The Branson Arts Council is so wonderful about working with community businesses to get art in front of the people! This summer saw a kids’ art exhibit at Brighton Treasures, on the Branson Landing. Many thanks to their fine support of the BAC program … and for sharing the pink lemonade and cookies!
Guest Blogger and Home Educator Paula Baker shares some insight on the Charlotte Mason term “living book”. Visit her website for more!
What the blazes is a living book, anyway? Does it have a heartbeat and eat bon-bons? Does it ask for pocket money? What makes a book ‘living’? And why do I want to read one?
Those are precisely the questions that I had in late May, while attending the Florida Parents as Educators Association annual homeschool convention. Lo and behold, I found the answers during a lecture entitled, Learning With Living Books, by Sonya Shafer, creator of the SimplyCharlotteMason.com website.
Fans of the Charlotte Mason Method of homeschooling utilize the teaching methods of Charlotte Mason, a British teacher who lived in the late 1800’s and early 1900’s. She enthusiastically endorsed using ‘living books’ when instructing children in many subjects, as well as nature and art studies, and shorter lessons.
So just what IS a ‘living book’? Here are Sonya’s defining characteristics of a living book, according to Charlotte Mason:
1. It makes the subject come alive, so that you ‘see’ the action on the movie screen of your mind.
2. It usually is written by one author who has a passion for the subject, containing a conversational tone and narrative, and can be fiction or non-fiction.
3. It contains ideas, not just facts. These ideas also teach life lessons.
4. It will be well written. And in the words of Charlotte Mason, “It will NOT be twaddle.”
So how, exactly, do you FIND a living book? By reading it, of course! However, we want to read it to discern if it has the 4 characteristics of a living book. Let’s say that we find a book that looks promising to use in our homeschool curriculum or in addition to public or private school. Now you’re going to give it the One Page Test.
Open the book to a page in the body of the book. Now read it and think:
1. Do I ‘see’ the story, like a movie playing in my mind?
2. Does it have a conversational tone and narrative, drawing me in so that I want to read more?
3. Is it just a dry recitation of the facts, or are there ideas that teach life lessons?
4. Is it well written, and do I want to keep reading more than just 1 page? Or is it ‘twaddle’?
For some examples of living books, please visit www.simplycharlottemason.com. Make sure you check out their extensive Book Finder, where you can search for living books by the subject, age of the child, or grade level. While you’re there, browse around for other great Charlotte Mason tips for teaching your child. Enjoy books that come ALIVE!!!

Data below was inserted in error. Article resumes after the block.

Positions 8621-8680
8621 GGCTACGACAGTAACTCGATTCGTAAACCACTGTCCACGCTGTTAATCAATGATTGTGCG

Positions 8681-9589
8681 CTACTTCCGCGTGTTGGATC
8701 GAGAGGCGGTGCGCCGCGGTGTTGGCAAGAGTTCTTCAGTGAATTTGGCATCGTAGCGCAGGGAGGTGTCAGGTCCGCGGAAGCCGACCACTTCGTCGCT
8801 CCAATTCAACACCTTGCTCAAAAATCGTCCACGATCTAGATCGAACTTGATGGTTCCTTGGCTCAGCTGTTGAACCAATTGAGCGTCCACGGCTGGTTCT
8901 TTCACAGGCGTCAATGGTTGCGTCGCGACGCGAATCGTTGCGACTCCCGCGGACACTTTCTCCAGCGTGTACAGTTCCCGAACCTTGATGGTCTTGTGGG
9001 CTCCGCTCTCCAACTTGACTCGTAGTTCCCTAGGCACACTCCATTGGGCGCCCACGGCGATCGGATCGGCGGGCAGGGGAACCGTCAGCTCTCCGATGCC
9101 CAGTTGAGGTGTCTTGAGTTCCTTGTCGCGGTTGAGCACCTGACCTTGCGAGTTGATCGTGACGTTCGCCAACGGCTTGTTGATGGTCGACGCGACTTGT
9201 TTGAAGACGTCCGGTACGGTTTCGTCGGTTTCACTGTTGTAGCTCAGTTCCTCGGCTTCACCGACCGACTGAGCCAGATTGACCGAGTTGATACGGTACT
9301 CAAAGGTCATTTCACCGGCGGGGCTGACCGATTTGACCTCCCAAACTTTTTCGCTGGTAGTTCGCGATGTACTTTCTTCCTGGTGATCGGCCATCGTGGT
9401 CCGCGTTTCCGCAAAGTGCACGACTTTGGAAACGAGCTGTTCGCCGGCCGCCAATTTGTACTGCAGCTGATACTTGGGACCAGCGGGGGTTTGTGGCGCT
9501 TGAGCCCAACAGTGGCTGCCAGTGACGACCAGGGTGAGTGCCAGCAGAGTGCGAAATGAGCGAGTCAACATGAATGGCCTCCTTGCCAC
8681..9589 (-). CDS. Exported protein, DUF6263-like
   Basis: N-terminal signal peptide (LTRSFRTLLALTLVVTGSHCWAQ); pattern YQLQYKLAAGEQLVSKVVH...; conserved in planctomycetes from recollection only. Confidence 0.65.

I’ve heard a lot of buzz about Moving Beyond the Page, but it wasn’t until recently that I had an opportunity to review some of their products. I was excited to see what they had to offer in the area of Chemical Change…
Our box arrived, complete with lesson guide, the book Amazing Kitchen Chemistry Projects You Can Build Yourself, and lots of supplies for doing those fun experiments. The lesson guide is very complete, with step-by-step instructions for each day’s activities. Work pages reinforce the concepts, and vocabulary highlighted helps increase understanding. There is a section for Reading & Questions, and the whole lesson is tied up with a “Life Application” suggestion.
The guide itself is a great help for someone like me, whose strong suit is NOT science! I’m not sure it would be the kind of thing I’d set my kids loose with – especially considering some of the experiments that they need parental supervision on – but it is an excellent map for completing the units. Just this one unit for ages 10-12 covers:
- Protons, Neutrons, and Electrons
- Elements, Compounds, and Mixtures
- Physical Changes
- States of Matter
- Chemical Changes
- Acids & Bases
The accompanying book – Amazing Kitchen Chemistry – is like a mini-encyclopedia of science, with even more experiments inside. At $59.41 for the kit, it is possible to buy the supplies (or use household items) more economically. However, the superior organization and explanation of the guide is well worth the cost.
We also had the opportunity to look at a Language Arts unit for The Giver by Lois Lowry. Time did not allow us to finish the unit, but the quality of the book was every bit as good as the Science kit. I appreciated the attention to grammar, spelling, vocabulary, and writing skills, while really digging into the story chapter by chapter. The Study Guides for literature are comparable to others on the market, but without quite so much repetition.
One great thing about the company is their online or print options. For Study Guides like The Giver, parents can buy the print version for $23.98 or get it online for $19.92. The online version is ideal for printing just what you need for the day, or making an extra copy so you can work together!
From their website:
Moving Beyond the Page is a complete homeschool curriculum. Your children will grow in their love of learning through our literature-based curriculum that
I firmly believe that children who need to be engaged and are overflowing with creativity are ideal for this program. I can imagine that going through the units consecutively would provide a solid educational foundation. Cost is a factor, as each unit only covers a few weeks, but when compared with umbrella schools and other school-in-a-box curriculums, Moving Beyond the Page does a wonderful job of making learning fun and exciting.
You can read more experiences right HERE,at SchoolhouseReviewCrew.com, and in the words of Reading Rainbow’s Levar Burton, “Don’t just take my word for it!” Read these other great reviews by parent educators like me!